This is a game-changing kind of recommendation. It goes against an ages-long benchmark categorizing how quickly labor should progress. Previous thinking was that less than one centimeter per hour was abnormally slow. But we now know that this benchmark is unrealistically fast for some women, and interventions to correct the rate of dilation can do more harm than good. If a woman is dilating slower than one centimeter per hour, as long as she's making some progress, she can still have a vaginal delivery. Using that old, fixed rule for every woman doesn't make sense. Just like in many things, humans tend to differ.
What do women themselves want in the childbirth experience?
Women want to be involved in making decisions. They want a sensitive, caring, well-motivated staff taking care of them. They want to be in control of the process. And, of course, they want a healthy baby and to be healthy themselves. That's what women are saying they want.
The guidelines emphasize respect and dignity. What are some instances of "disrespectful and undignified care" referred to in the report?
My department published a review of disrespect of women globally during childbirth. It's worse in some places than others, but it's everywhere. It has to do with physical abuse, like slapping the woman on the thigh during delivery. Or yelling and shouting at her to push the baby out. There is negligence, for example, if the woman is left alone for long periods during labor.
Are cultural differences taken into account in these recommendations?
Yes. An example is the recommendation having to do with birth position. A woman should be allowed to choose the position she wants, maybe squatting or sitting. That might be the position of her culture.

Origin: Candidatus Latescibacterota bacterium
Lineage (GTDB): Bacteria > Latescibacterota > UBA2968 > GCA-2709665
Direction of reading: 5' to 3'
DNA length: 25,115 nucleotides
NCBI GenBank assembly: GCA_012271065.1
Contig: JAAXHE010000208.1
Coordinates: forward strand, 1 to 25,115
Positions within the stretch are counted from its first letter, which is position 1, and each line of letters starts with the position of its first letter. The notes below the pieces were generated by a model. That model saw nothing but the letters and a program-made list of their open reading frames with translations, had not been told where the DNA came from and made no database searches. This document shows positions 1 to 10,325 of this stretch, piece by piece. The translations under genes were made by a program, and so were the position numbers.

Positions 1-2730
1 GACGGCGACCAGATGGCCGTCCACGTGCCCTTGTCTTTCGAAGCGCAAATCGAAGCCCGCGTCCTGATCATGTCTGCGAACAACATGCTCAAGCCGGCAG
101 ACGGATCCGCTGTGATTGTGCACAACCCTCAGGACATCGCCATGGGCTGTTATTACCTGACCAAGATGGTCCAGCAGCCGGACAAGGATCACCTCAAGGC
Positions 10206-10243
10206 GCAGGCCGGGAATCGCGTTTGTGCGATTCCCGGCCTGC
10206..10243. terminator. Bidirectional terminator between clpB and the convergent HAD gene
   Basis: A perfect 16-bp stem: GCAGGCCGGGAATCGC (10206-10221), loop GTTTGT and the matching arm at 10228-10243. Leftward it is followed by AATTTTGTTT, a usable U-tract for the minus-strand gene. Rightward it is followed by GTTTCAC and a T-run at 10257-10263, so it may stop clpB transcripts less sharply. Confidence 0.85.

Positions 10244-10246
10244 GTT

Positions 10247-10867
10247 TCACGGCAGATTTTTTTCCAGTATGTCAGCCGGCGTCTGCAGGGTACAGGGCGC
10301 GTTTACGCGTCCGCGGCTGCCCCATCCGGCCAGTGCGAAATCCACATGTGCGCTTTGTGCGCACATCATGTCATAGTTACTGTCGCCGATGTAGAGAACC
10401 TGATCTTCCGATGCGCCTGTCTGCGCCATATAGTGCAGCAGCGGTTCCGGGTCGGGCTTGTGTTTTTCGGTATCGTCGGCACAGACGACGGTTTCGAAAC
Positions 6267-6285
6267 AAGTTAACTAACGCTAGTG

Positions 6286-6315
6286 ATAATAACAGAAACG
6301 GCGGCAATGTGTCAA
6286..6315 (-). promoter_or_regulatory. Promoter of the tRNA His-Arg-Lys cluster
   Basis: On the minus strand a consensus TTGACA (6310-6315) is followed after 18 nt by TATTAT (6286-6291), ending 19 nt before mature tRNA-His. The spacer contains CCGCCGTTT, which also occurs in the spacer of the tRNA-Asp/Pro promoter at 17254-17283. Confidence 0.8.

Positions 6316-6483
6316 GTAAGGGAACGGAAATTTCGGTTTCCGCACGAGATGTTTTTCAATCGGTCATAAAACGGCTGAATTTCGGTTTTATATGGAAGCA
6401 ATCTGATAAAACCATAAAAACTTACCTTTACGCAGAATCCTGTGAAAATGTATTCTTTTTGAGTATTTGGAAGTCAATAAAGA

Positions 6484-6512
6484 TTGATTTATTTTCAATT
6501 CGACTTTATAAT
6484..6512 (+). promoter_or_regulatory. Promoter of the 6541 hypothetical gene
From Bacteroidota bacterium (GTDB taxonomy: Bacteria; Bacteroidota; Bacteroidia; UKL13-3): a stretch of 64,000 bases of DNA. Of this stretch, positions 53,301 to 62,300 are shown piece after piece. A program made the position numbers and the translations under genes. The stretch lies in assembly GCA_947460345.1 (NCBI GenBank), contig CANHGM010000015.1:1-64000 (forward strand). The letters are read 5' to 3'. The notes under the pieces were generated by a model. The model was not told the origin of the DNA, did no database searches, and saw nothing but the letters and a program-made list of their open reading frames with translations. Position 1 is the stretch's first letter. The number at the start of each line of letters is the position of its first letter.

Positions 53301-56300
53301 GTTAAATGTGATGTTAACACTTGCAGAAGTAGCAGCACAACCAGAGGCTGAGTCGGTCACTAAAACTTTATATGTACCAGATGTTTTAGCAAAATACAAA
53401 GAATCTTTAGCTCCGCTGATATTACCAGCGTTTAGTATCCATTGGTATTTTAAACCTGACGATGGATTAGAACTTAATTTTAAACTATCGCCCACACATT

Many of these recommendations are aimed at encouraging a normal, vaginal delivery for healthy women not at risk for medical complications. What if some women request cesarean section even though it's not medically necessary?
We make clear that if someone wants an intervention, it's the responsibility of the provider to explain the pros and cons of an unnecessary medical intervention. In some cultures, the medical intervention is considered the better quality of care.
In China, during the one-child policy, many women had cesarean section, maybe because they knew they would only have one child. [An initial C-section usually means other births will also be C-section, which can be even riskier. If mothers know they will only have one baby, they don't worry about C-section risks.]
Now that the policy has changed, I understand that's changing. But an invasive intervention means the woman is taking an extra risk. You have to explain to the woman that even in a high-income setting, the risk of a cesarean is not zero.
How will you spread the word on these recommendations?
There has been a lot of social media. We'll hold regional conferences: Africa in April, Southeast Asia in June. Others will follow. Each region can run individual workshops.
What do you hope comes from these guidelines?
We hope that every woman receives care that maintains her dignity from the time she walks into a facility until she is discharged.
Susan Brink is a freelance writer who covers health and medicine. She is the author of The Fourth Trimester, and co-author of A Change of Heart.